The Effects of Longeing on Your Horse’s Joints

Longeing horses in a controlled way and avoiding overlongeing could be the most effective ways to protect their joints.
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longeing a gray horse
Research shows that longeing can have a significant impact on joint health and should be used sparingly as a training method. | iStock

Longeing horses is a common practice among trainers and owners in a variety of equestrian disciplines. Whether used for starting a young horse under saddle, or advancing the training of a competition horse, researchers say it’s important to consider longeing’s effects. Individuals must understand the biomechanics of how a horse turns and use the best methods to support joint health and the horse’s career longevity.

As horses travel on a circle, or turn of any kind, they push off with the outside limbs and catch that push with their inside limbs. Greg Staller, DVM, Dipl. ACVS, of Running S Equine Veterinary Services, in Califon, New Jersey, notes, “The lower leg joints of the horse—the coffin, pastern, and fetlock joints—have evolved to move in only a front-to-back plane. When a horse is traveling on a circle, there is compression on the inside (medial) aspect of the joints and tension on the lateral (outer) side as the horse’s foot wants to land flat on the ground.”

This unevenness in how the horse loads the inside and outside limbs on the circle increases the strain on the ligaments of the outside limbs and increases compression of the articular cartilage in the joints of the limbs to the inside of the circle. “There is a high potential for acute injury if the longeing is not controlled, and for chronic injury from repetitive stress even in cases where the horse is worked under control on the longe line,” says Staller.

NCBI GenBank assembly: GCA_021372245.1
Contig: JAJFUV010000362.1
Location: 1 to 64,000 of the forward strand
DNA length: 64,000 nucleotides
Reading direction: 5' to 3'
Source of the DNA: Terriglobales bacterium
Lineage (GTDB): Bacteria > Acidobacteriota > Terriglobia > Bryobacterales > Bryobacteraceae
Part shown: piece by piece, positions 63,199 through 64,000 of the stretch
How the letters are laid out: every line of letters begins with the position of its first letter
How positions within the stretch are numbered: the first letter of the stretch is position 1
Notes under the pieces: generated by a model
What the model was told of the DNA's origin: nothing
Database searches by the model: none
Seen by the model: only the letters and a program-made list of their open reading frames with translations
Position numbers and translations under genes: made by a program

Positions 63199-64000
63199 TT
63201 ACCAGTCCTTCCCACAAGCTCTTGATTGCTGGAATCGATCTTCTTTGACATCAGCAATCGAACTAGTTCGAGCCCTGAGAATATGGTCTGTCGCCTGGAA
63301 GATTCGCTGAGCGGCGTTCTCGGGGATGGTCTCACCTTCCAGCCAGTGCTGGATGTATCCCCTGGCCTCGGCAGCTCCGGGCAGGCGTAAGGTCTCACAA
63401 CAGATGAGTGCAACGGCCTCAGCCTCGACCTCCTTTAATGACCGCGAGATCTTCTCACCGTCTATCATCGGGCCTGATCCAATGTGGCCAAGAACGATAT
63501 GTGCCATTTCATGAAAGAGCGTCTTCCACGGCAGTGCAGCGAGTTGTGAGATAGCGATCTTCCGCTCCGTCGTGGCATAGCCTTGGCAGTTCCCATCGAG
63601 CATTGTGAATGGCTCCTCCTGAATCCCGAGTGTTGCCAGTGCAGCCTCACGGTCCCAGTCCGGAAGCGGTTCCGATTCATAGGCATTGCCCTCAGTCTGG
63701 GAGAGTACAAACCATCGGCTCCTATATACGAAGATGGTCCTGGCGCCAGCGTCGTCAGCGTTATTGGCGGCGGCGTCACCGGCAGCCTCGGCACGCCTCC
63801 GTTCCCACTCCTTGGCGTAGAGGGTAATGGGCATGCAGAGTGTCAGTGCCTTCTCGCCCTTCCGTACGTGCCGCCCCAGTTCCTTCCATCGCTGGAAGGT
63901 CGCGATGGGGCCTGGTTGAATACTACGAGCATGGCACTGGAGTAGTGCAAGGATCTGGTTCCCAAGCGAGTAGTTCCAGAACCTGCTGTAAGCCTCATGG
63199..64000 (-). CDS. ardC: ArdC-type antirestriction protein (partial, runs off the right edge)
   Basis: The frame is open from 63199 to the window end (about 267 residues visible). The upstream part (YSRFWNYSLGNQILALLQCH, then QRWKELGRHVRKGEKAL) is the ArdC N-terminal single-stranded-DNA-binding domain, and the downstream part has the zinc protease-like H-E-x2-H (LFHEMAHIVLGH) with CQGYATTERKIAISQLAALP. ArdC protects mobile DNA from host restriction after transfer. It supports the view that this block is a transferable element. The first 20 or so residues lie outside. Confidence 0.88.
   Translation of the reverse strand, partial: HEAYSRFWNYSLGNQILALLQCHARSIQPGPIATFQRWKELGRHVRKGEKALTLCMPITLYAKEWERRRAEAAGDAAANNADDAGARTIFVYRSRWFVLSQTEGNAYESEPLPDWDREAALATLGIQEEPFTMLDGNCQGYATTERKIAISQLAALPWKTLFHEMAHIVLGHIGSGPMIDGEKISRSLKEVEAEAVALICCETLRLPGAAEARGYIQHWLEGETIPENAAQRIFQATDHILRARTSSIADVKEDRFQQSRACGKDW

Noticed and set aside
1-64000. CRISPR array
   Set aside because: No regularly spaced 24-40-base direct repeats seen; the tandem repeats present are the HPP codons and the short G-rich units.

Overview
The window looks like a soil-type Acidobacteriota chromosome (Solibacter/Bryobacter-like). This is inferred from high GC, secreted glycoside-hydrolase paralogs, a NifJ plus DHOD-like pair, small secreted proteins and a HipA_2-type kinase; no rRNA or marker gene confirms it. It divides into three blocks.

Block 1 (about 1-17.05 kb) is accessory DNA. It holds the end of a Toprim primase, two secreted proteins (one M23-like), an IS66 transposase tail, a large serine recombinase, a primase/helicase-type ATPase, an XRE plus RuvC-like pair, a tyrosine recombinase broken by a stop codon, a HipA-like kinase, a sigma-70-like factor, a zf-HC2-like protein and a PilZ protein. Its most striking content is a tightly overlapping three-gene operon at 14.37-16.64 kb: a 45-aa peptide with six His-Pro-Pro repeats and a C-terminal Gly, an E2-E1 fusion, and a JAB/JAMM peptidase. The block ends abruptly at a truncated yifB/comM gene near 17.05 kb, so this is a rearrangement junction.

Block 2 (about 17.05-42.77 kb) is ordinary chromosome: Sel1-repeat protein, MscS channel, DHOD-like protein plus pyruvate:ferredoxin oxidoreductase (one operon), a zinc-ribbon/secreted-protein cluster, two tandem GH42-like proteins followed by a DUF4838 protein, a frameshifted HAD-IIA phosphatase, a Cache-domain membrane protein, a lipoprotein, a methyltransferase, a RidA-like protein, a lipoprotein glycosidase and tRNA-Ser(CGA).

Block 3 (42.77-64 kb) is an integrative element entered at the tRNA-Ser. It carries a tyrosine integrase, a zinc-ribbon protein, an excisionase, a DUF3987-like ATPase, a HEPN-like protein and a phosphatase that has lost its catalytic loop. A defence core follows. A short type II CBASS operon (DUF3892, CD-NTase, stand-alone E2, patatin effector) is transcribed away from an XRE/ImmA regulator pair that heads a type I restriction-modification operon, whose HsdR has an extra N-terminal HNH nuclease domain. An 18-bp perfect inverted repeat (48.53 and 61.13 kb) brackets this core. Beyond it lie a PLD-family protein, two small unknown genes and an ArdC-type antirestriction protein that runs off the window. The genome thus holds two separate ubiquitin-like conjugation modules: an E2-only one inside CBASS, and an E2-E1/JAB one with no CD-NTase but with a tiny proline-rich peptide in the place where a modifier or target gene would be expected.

Even low-speed activity on the longe can cause changes in animals’ anatomy. In a study completed using calves, researchers determined that short term, low-impact longeing could impact a horse’s joints (Logan et al., 2022). Alyssa Logan, MS, PhD, who completed the research while completing her doctorate at Michigan State University under Brian Nielsen, PhD, PAS, Dipl. ACAN, says, “In the calf study, we found that after just exercising at the walking gait for seven weeks, there were differences in the molecular makeup of cartilage between the inside leg and outside leg of the calves that were walking on a small circle. It certainly leads us to wonder what the joint health looks like in animals that are longed three to five days a week for many years of their life.”

How can I safely longe my horse?

Our sources say factors such as speed and circle size also contribute to uneven limb loading. When exercising at faster speeds or working on smaller circles, the horse pushes more with the outside limbs, while slower speeds and larger circles help the animal work more evenly on all limbs.

“Centrifugal force plays a role here, as the horse leans into the turn to maintain its balance,” says Staller. “As the foot tends to try to land flat on the surface, there are different forces on the inside versus outside limb in the circle, as well as differences between the inside and outside of each limb.” As speed increases or circle size decreases, such forces on the joints are magnified, he adds.

In addition, researchers have found that gait has a major effect on longeing’s impact on the joints; the trot is the most stable, leading to less strain on the joints than other gaits when a horse is exercised on the longe line (Logan et al., 2021).